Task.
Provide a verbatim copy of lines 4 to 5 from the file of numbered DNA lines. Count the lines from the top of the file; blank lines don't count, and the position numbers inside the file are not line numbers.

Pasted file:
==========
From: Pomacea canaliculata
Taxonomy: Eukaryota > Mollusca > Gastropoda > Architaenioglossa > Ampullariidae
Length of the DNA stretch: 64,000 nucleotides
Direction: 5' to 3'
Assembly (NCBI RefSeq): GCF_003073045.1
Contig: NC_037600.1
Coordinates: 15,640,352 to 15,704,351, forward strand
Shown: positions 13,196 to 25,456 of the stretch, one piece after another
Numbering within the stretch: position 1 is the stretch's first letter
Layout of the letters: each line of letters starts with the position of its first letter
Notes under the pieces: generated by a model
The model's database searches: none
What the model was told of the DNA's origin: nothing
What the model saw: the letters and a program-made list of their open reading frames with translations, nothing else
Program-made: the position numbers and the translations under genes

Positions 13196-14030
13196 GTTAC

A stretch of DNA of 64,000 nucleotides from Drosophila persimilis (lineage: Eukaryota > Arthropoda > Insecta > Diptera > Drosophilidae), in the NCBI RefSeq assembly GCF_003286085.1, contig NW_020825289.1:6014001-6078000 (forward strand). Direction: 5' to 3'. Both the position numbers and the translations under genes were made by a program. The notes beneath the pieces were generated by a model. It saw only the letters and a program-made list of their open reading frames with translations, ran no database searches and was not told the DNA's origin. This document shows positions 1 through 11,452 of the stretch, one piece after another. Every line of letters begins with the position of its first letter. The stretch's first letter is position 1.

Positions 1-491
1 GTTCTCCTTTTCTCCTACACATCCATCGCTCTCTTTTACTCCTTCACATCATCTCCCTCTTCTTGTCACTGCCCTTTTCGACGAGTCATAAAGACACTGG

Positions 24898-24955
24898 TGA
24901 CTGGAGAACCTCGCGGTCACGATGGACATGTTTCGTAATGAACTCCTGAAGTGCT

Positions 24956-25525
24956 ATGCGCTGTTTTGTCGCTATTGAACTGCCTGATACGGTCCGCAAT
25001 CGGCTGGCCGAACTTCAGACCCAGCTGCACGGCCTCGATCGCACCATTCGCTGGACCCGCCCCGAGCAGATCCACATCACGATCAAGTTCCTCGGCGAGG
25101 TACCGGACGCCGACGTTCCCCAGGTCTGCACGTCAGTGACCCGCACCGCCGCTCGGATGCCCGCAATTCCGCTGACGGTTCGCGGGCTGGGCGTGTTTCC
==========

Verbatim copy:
Direction: 5' to 3'
Assembly (NCBI RefSeq): GCF_003073045.1